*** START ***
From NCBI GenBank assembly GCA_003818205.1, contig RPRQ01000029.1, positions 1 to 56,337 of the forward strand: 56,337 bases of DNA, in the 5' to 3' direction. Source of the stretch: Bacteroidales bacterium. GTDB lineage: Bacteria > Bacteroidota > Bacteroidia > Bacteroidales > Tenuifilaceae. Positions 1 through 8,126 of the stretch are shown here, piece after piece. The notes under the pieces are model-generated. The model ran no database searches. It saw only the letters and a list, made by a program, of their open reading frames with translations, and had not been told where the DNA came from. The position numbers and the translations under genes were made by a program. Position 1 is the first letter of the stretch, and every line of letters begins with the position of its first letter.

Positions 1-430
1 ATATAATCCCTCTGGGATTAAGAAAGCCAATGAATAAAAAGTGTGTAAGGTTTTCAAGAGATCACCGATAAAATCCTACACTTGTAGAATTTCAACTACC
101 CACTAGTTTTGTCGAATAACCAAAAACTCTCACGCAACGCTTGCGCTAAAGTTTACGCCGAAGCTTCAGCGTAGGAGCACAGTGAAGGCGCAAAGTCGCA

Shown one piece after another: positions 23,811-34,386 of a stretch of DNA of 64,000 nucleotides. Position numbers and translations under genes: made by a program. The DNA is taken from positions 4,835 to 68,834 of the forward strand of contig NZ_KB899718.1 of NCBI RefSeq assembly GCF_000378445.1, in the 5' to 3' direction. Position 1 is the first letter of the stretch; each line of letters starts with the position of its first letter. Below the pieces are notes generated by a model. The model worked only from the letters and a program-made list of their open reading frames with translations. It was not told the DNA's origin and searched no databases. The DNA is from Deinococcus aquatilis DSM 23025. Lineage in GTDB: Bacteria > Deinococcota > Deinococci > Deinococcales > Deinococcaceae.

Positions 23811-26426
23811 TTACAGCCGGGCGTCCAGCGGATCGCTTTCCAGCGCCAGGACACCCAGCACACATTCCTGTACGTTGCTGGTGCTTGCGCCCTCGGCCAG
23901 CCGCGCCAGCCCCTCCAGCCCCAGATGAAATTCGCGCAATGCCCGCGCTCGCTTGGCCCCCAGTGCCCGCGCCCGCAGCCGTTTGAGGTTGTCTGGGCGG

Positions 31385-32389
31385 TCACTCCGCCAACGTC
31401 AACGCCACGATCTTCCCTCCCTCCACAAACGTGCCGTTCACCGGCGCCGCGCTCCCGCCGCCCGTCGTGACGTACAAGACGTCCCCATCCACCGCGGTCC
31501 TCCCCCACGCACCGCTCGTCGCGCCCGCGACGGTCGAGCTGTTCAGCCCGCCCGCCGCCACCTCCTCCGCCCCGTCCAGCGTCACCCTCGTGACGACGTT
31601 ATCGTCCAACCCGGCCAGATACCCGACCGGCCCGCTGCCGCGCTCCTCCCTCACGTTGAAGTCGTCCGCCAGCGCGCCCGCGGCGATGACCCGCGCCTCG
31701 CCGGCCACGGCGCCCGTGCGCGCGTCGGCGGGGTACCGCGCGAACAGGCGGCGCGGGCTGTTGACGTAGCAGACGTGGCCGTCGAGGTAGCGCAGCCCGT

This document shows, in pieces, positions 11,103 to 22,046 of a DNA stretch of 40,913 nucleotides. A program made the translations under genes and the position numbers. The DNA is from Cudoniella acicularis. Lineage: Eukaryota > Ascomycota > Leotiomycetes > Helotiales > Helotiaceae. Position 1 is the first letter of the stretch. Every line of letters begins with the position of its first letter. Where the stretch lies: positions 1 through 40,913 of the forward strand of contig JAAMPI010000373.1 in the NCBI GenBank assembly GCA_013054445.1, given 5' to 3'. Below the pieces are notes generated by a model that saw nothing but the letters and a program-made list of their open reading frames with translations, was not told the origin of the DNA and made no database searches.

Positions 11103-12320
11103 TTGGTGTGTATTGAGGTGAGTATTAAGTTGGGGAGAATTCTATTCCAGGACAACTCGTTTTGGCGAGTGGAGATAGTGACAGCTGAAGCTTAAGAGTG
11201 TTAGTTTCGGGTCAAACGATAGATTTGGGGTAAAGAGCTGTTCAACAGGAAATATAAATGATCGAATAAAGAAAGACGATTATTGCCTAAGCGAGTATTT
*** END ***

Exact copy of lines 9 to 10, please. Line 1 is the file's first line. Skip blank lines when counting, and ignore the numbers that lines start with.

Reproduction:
Positions 31385-32389
31385 TCACTCCGCCAACGTC